The halt to new building permits spurred by the North Weld County Water District’s moratorium on new water faucets prompted the town of Severance to cut nearly $2 million from its 2022 budget.
The budget, passed Nov. 23, cut spending on a variety of capital improvement projects as the city seeks to adjust to lower building permit and impact fees — currently non-existent — as well as to reduced user fees for building materials.
Severance pay in 2021 raised $1 million in building permit fees, up from nearly $1.8 million in 2020, according to the city’s budget and financial documents. Use taxes on building materials generated $1.95 million through November last year, compared to $3.28 million in 2020.
Issuance of building permits fell from more than 600 in 2020 to around 400 in 2021 when the moratorium took effect in October, Severance Town Manager Nicholas Wharton told BizWest.
“Because we put the moratorium on at the end of everything, it almost cut us in half,” Wharton said. “We only had just under 400 permits, and who knows what’s going to happen right now, because we don’t have any.”
Wharton said the moratorium prompted the city to cut its budget, affecting a variety of capital projects.
“It’s our whole future,” Wharton said. “Because the growth is not continuing, we have had to essentially scale back all of our capital projects and focus only on the most important ones.”
Among the cuts:
- A plan to revamp the skateboard park at Lakeview Park.
- A program to put lights in all the parks.
- A traffic light at Weld County Roads 19 and 74.
- Delay of a collaborative project with the University of Colorado at Denver on the construction of an amphitheater.
The break imposed a moratorium on the issuance of new building permits in October in response to a moratorium on new water taps issued by North Weld as the district grapples with potential pipeline construction delays 5.3 miles stretching east from North Timberline Road in Fort Collins. unincorporated county of Larimer, as well as other capacity issues.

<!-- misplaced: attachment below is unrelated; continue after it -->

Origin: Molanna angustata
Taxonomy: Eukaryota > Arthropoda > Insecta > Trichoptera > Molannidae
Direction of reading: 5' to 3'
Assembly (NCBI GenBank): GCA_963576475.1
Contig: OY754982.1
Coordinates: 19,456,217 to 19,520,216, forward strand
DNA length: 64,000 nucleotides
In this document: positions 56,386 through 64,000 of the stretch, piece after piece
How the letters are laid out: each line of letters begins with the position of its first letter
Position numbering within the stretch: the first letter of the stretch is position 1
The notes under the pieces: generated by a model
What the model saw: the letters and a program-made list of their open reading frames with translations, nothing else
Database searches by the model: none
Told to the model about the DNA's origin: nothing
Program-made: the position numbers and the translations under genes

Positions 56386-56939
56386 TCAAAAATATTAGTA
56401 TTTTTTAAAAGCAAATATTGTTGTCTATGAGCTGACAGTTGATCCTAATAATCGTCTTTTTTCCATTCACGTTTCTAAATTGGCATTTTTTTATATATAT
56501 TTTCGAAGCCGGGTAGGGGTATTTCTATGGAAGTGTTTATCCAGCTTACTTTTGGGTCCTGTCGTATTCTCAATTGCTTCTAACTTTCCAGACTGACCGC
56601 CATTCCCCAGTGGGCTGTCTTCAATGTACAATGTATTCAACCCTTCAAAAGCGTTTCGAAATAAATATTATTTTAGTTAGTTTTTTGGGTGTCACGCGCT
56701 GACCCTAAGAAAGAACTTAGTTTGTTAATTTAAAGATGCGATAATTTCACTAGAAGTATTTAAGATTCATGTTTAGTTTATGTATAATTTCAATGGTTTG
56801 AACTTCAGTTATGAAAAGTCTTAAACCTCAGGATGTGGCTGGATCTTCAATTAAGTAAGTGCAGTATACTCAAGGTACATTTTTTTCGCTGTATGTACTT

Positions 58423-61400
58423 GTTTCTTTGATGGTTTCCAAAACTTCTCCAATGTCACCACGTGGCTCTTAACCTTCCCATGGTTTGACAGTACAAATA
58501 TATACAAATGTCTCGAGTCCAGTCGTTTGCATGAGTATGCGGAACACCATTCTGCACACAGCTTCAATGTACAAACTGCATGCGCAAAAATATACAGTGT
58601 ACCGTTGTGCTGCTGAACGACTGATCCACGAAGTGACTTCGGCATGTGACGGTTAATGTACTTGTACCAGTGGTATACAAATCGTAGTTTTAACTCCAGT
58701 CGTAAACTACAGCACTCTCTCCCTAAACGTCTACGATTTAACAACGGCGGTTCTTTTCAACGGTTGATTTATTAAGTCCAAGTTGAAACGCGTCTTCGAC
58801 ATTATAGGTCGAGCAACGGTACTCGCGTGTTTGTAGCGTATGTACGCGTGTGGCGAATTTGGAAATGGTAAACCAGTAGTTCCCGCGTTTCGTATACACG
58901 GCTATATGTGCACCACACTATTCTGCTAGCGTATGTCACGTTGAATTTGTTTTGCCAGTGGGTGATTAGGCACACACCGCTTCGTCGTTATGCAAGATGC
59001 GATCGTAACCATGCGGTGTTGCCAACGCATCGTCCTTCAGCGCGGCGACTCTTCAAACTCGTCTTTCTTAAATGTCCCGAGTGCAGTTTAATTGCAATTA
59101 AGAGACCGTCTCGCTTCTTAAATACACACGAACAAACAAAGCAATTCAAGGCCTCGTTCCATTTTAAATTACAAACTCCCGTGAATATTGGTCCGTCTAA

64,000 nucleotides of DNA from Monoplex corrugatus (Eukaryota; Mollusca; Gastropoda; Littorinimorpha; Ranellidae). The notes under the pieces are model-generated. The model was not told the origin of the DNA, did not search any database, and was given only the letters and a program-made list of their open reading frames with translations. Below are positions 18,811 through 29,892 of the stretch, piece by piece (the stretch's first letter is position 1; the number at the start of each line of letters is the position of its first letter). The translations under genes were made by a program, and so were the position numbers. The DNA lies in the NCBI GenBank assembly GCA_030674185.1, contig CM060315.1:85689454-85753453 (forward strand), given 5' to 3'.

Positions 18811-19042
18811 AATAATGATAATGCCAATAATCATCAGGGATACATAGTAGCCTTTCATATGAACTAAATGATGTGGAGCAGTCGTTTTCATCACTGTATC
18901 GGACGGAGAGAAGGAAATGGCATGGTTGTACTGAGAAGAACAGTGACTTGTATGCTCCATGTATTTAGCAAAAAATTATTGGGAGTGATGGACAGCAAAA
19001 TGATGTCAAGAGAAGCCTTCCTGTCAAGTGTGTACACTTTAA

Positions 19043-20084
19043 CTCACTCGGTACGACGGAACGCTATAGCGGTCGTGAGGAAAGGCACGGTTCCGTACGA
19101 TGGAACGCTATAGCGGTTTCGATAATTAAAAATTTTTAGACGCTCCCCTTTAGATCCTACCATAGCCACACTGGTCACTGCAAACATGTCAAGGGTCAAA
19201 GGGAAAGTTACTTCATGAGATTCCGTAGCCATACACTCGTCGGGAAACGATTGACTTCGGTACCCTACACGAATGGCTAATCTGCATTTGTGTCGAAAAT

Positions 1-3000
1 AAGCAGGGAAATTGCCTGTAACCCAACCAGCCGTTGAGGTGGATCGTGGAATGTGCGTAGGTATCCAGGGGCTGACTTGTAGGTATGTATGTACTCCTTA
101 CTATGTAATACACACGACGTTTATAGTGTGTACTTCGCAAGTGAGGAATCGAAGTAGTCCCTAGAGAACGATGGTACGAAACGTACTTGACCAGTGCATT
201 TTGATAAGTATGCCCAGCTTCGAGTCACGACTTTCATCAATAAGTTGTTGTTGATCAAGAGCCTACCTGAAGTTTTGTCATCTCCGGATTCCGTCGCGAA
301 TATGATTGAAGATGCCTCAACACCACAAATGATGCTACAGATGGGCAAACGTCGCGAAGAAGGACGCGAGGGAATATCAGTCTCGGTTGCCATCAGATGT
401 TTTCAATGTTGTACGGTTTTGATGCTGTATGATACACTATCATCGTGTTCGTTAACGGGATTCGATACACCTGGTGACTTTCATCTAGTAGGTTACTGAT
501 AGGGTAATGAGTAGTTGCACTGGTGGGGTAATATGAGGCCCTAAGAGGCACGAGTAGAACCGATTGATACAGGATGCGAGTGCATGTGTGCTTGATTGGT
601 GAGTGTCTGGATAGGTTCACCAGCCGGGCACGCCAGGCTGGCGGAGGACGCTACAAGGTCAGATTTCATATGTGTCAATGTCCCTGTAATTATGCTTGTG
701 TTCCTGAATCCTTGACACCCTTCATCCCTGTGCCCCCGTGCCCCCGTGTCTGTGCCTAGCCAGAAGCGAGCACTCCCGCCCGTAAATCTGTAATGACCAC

The Larimer County portion of the NEWT III pipeline has been delayed as the county revises 1041 bylaws to regulate water projects.
The North Weld County Water District imposed the moratorium in the fall, extended it until December 13, then extended it until May 31.
Eric Reckentine, district manager for the North Weld County Water District, told BizWest that the council would consider partially lifting the moratorium in February, but not lifting it completely.
“I asked the board at our last board meeting, based on our new analysis, to lift the moratorium on limited faucet sales,” Reckentine said. “We are putting a policy in place to do this, and I present it to the board of directors.”
He said he did not yet know how many taps might be allowed under a new policy.
Reckentine added that district officials will meet with Larimer County in January to discuss Regulation 1041 and its potential impact on the NEWT III pipeline.
This article was first published by BizWest, an independent news agency, and is published under a license agreement. © 2022 BizWestMedia LLC.